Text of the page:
The world’s first national park – Yellowstone in the United States – was established in 1872. In Europe, Sweden led the way when it created nine national parks in 1909.
It took a little while longer for Belgium to establish its first – and as yet only – national park on Belgian soil, when in early 2006 the Hoge Kempen National Park was officially opened. It covers more than five thousand hectares and stretches across the municipalities of Dilsen-Stokkem, Maasmechelen, Zutendaal, Lanaken, Genk and As. Five locations serve as ‘gateways’. Each has a large car park, easy access via public transport, information kiosks and a café. Admission to the park is free and it’s not fenced off.
The unique feature of the Hoge Kempen National Park is that it’s located in a previously heavily industrialised and still densely populated region of Europe.
In 1901, coal was discovered in the region, and the open spaces of Limburg rapidly began to decline. For almost a century, the coal industry thrived in the area, but in the 1990s the area’s seven mines closed, leaving 40,000 people unemployed. Jobs were badly needed in the region and several corporations wanted to build factories in the Hoge Kempen, an oasis of untouched land in the industrial zone which had largely retained its natural beauty despite nearby development. Not surprisingly, a conflict arose between conservation and development.
A key event was in 1990, when the largest coal company and the largest NGO for nature conservation in Belgium, Natuurpunt, came together to form the Regionaal Landschap Kempen en Maasland (RLKM), with a common goal to conserve the land in the province AND continue to provide jobs and economic development.
The RLKM began to campaign for the permanent protection of a piece of the Limburg landscape through the creation of Belgium’s first national park. They were not solely focused on the environmental conservation aspect but believed that such a park could provide jobs and revenue through eco-tourism.
Over the coming years, more than 80 million euros were raised from sources such as the Flemish government, the European Rural and Regional Development Fund, municipal and provincial development funds, the European Union, local stakeholders and the private sector. Eventually, in 2006, the Hoge Kempen National Park was officially opened by the European Commissioner for the Environment.
It really is a fantastic achievement to establish a national park in the midst of a densely populated area. Not only is it preserving nature and the environment, but the park has created jobs for the local community and brought economic revenue to the region.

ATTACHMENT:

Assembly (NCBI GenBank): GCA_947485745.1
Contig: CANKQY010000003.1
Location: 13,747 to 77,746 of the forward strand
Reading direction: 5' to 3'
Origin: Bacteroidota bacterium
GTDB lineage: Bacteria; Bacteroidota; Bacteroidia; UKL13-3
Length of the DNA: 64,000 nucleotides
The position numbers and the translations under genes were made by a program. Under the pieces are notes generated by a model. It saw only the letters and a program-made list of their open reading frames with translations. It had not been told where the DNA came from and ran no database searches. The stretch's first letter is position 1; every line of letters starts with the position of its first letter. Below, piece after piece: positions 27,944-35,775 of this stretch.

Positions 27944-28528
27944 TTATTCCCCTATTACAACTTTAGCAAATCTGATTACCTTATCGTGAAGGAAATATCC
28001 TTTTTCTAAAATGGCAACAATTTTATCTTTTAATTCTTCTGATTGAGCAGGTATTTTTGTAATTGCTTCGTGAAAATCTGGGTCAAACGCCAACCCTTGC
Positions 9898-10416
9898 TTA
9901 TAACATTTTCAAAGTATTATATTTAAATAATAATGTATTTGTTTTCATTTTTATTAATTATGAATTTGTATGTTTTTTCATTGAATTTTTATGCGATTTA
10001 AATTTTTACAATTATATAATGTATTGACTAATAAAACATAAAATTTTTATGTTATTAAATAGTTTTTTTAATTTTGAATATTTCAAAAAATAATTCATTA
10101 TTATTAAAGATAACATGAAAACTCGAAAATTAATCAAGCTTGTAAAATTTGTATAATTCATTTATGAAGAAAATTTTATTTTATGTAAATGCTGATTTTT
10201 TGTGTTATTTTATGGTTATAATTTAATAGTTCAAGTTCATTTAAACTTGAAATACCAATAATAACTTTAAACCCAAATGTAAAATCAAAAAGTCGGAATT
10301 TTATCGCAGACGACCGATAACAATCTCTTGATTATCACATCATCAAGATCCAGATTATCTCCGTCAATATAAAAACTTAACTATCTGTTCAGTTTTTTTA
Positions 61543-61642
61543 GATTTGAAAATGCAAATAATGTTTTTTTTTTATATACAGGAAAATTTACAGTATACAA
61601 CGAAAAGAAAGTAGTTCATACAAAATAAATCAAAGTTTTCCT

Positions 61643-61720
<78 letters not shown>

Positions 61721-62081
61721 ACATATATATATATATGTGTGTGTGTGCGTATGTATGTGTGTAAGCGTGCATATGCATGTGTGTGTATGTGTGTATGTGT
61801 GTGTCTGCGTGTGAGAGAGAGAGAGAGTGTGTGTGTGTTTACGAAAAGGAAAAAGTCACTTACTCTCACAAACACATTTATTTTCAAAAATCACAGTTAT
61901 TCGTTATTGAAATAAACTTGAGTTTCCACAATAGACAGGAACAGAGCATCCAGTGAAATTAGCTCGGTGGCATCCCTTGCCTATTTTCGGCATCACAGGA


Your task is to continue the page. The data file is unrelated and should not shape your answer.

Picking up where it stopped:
One Park: Five Gateways
The Hoge Kempen National Park is accessible via five local ‘Gateways’. At each one there is a car park, a café and an information board, while some have visitor centres. Each offers a good starting point for your hiking, cycling, mountain biking and horse riding activities, but each one also offers its own ‘flavour’ and unique experience of the national park. (Click on each for more info).
Unique here is the Cosmodrome, where you can watch a show on the stars and planets of our night sky. Afterwards, you can look through a genuine telescope. Kattevennen is also the best place to go horse-riding: with advance notice you can saddle up at Manege Kattevenia for a horse-riding lesson. There’s also a botanical garden, a petting zoo and a children’s playground.
Kick off your socks and shoes and enjoy a short (2 km) but stimulating barefoot walk over wood, stone, woodchips, grass, loam – and even water. Also at this gateway is the insect museum – a fascinating introduction to the world of creepy-crawlies. It includes a bee centre, and greenhouses full of breeding butterflies. You can then put the theory you’ve learned into practice by following the insect path.
A great place to visit with children. Activities include a gnome trail, a small animals’ zoo, a collection of farm animals to stroke and feed, and an adventure playground. For older children, the moated Pietersheim Castle provides fun in the shape of a 3D-animation movie, fortifications, the cellar where the munitions used to be kept, and the game ‘Looking for Knights’.
Railway enthusiasts will love this gateway. Here you can take a ride in an old diesel train, to Waterschei or Eisden, or even spend the night in an authentic overnight train. There’s also a mini-train that takes you on a 1300-metre ride through the forest. It passes a 31-meter watchtower, which is a replica of the derrick with which André Dumont discovered coal in As in 1901. Climb to the top to get great views over the national park. I recently did a super 25 km walk through the National Park starting from this gateway, which I will blog about very soon.
Being a nature lover and keen hiker, this is my favourite gateway. No fewer than nine paths are laid out through this part of the National Park. All are colour-coded and excellently signposted. I’m going to write a specific post on suggestions for three walks, depending on the time you have available, starting from this gateway.
So there you have it – a brief introduction to the Hoge Kempen National Park. It really is a super area to explore, on foot, by bike, or even on a horse. As I say, I will be posting details of two walks I recently did, from the Mechelse Heide and Station As gateways.
In the meantime, you can click on the Gateway links above to discover their precise location and what you can expect to discover in the immediate neighbourhood.